The Securities and Exchange Commission has at last announced new rules that will permit public advertising of “private” securities issuances. The new rule is broad and will likely have a major impact on how startup companies and hedge funds raise capital.

The public advertising, or “general solicitation,” rule change came about as a result of the JOBS Act. The JOBS Act was enacted in April 2012. It changes the laws surrounding private securities, and mandated that the SEC implement rules reflecting the changes. General solicitation was one of those changes. Crowdfunding was another, perhaps more popular, of the changes. These new rules are expected to make it easier for startups to raise funding. And the startup community is appreciative.

Under prior law—which will be effective until this new rule is finalized—it was illegal to publicly ask for an investment in a company that was not registered with the SEC. Since registration is burdensome and expensive, this rule meant that most startups had to raise their capital from people they already knew or had a connection to, or from institutional investors like venture capitalists. Even casual public advertising was illegal.

Under the newly proposed rules, which will become final after the SEC takes comments, a private offering of securities under Rule 506 may now be made quite publicly—billboards, television, radio, the internet—it’s all fair game. Startups may now publicly proclaim that they are interested in raising capital and on what terms. Banner ads, unsolicited e-mails, and blind mailers to high-net-worth zip codes could be the new fundraising norm. And this rule change goes for hedge funds as well as startups, so if you read the Economist or New York Times, or watch Bloomberg TV, prepare for hedge-fund ad inundation.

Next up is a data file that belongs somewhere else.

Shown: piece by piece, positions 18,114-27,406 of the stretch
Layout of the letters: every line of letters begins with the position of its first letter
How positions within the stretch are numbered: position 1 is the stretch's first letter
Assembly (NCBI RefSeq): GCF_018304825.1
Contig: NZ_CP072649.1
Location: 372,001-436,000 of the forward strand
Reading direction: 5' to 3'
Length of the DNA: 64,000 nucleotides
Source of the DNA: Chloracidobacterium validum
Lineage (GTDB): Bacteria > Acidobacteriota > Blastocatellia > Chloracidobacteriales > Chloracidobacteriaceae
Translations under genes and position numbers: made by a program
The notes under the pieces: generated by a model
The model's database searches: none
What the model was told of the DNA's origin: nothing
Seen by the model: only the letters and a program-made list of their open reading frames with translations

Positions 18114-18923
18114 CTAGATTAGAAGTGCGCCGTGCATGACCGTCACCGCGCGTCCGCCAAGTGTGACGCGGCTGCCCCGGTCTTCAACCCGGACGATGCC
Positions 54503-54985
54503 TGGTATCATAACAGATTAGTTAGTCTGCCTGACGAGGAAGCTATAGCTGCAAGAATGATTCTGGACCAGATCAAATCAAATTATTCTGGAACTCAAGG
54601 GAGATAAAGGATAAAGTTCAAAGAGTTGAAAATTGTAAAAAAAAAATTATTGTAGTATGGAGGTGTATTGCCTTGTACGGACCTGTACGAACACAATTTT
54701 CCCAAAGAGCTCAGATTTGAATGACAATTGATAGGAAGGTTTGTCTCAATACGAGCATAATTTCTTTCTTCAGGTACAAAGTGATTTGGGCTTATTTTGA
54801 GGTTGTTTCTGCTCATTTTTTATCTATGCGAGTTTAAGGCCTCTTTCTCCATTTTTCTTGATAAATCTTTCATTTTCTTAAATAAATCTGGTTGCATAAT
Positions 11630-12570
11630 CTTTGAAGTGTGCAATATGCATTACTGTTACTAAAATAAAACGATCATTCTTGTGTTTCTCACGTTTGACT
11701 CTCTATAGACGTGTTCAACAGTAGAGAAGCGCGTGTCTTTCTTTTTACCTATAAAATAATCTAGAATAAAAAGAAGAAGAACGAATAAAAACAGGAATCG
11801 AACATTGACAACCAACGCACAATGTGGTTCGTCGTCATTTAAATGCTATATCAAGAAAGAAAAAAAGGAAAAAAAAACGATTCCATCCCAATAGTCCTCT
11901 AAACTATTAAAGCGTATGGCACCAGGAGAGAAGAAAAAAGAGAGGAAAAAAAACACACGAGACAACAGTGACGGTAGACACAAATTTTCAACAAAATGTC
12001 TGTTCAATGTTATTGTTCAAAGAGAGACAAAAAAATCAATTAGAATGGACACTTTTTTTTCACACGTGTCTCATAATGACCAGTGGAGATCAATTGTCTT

The only catch under the new rule is that all investors have to be accredited, which means they must be worth $1 million, or earn $300,000 per year. And it’s the responsibility of the startup company or hedge fund to take reasonable steps to verify that investors are accredited. This can be accomplished through a fairly extensive investor questionnaire.

If you are familiar with Rule 506, you may be thinking that this accredited-investor requirement is no different from what’s already on the books. In fact, under the previous version of Rule 506, a company could raise money from a small number of non-accredited-but-sophisticated investors. But for companies that intend on publicly advertising their securities, that exemption is gone. All investors must be accredited. This will end up being a trap for the unwary. Non-accredited friends, family, and even corporate officers will now be prohibited from buying into a startup’s publicly advertised seed round.

Interestingly, the SEC has decided to keep the old Rule 506 in place as a parallel fundraising structure. So if you don’t need to publicly advertise your startup—if you are just raising a small seed round and would like friend and family participation—you can keep the round private, as before, and accept a few non-accredited investors.